Though, as a healthy pregnant woman, it is necessary to realize that we can't do everything exactly the way we used to, it's important to continue to do the things we love, the things that make us feel strong and vibrant. It's even more important to recognize when we need to slow down, breathe, and be gentle with ourselves.
Having trained with Jane Austen, one of the most influential and widely recognized prenatal yoga instructors/doulas in the bay area and having done yoga for nearly 10 years before becoming pregnant, I continued a strong yoga practice throughout my pregnancy. My daily practice reduced my nausea, made me more energetic, helped me sleep better at night, relieved common pregnancy discomforts, and made me feel strong and ready for childbirth and motherhood.
I am ecstatic to offer prenatal privates and small group classes to accompany mammas to be thorough the trimesters of their pregnancies so they can comfortably and safely continue their established yoga practice. To help them recognize and accept that sometimes it's better to slow down and breathe, and aide in preparation for labor, birth, and motherhood.
After a long labor and a healthy vaginal birth, I found myself almost immediately craving my yoga practice, and completely horrified that I was unable to do even a downdog (at least not a silent downdog). I searched in vain for information and classes for postnatal women, for any suggestions on how to re-start my practice, for how to get my perenium back in shape so that I could do a silent downdog. It felt so good to bring the blood back to my head and to lift the organs that were heavy in the lower belly, and so bad to have air enter and exit the vagina every time I did. I was totally defeated when my doctor said nothing could be done until 6 weeks post pregnancy and only after I had done re-education (physical therapy) of the perineum.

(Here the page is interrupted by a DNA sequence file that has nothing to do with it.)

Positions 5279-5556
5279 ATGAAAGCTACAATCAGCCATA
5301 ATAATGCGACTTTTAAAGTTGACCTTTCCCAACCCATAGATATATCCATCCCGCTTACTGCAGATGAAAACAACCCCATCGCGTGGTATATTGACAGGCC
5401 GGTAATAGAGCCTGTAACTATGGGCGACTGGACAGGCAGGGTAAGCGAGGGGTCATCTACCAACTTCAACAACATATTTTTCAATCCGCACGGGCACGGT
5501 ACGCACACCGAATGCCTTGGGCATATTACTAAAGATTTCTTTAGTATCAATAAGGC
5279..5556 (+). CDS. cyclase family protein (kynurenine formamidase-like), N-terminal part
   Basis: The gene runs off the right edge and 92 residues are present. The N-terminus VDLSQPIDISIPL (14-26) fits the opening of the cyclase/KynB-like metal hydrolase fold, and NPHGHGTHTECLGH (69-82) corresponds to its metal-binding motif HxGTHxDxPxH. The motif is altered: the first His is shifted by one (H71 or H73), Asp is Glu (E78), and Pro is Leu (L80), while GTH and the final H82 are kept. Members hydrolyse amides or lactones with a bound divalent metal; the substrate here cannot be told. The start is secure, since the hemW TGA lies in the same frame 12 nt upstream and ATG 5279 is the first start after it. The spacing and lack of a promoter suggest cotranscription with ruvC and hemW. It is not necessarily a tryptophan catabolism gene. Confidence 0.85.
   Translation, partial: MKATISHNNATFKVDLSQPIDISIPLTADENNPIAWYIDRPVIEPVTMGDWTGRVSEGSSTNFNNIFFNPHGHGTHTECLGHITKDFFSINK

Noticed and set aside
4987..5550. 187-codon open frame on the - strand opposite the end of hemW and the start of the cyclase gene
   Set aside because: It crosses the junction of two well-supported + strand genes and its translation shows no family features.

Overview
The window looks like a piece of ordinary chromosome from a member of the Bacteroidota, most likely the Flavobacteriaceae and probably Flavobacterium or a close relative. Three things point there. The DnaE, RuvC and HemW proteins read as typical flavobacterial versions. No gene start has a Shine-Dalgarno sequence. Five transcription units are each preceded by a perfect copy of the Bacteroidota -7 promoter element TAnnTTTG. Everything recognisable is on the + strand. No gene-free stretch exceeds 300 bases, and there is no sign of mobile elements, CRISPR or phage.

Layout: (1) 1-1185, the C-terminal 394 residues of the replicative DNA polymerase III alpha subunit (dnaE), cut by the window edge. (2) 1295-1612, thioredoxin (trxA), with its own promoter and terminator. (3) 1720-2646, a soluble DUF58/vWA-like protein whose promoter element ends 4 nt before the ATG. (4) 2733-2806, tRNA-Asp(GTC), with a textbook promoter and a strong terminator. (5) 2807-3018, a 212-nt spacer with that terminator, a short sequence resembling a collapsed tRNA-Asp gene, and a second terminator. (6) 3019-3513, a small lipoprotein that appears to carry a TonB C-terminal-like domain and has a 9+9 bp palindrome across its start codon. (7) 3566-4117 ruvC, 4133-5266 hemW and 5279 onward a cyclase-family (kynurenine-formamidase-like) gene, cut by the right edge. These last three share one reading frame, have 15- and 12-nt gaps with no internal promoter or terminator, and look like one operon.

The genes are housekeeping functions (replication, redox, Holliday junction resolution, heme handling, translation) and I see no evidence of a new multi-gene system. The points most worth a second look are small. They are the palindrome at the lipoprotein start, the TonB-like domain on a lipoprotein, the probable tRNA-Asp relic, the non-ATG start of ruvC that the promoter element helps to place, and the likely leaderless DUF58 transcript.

The rebel that I am (ha) I kept doing my downdogs, eventually figuring out how to keep them silent, added a couple of twists, which felt amazing, and childs' poses. When I finally made it to the physical therapist at 10 weeks post birth (a screaming colicky baby made it hard to get out of the house) she was awestruck at my perineum's health and strength. It was the yoga.
I subsequently found a doctor that teaches what I had discovered on my own. That gentle yoga focused on moving the organs back to their pre pregnancy location, and perineum exercises immediately after birth, is not only possible, but preferably done in the first 4-6 weeks when ligaments are still pliable. She was not only a doctor (M.D.), specializing in childbirth, but a yoga teacher, and a mother. And happenstance has a training facility/yoga studio in Paris. In October 2015, there was an opening for Dr. De Gasquet's prenatal/postnatal yoga teacher training, so I immediately signed up. Now I know the reason that what I learned on my own worked, plus ways to modify those exercises for all types of births, how to increase milk supply, and how to gently tone the abdominals. And all of it can be done as early as day 1 post-birth.
Because I feel so strongly that post birth yoga is important for women's physical and mental health, I offer reduced pricing for postnatal privates at your home and or hospital/clinic in Paris.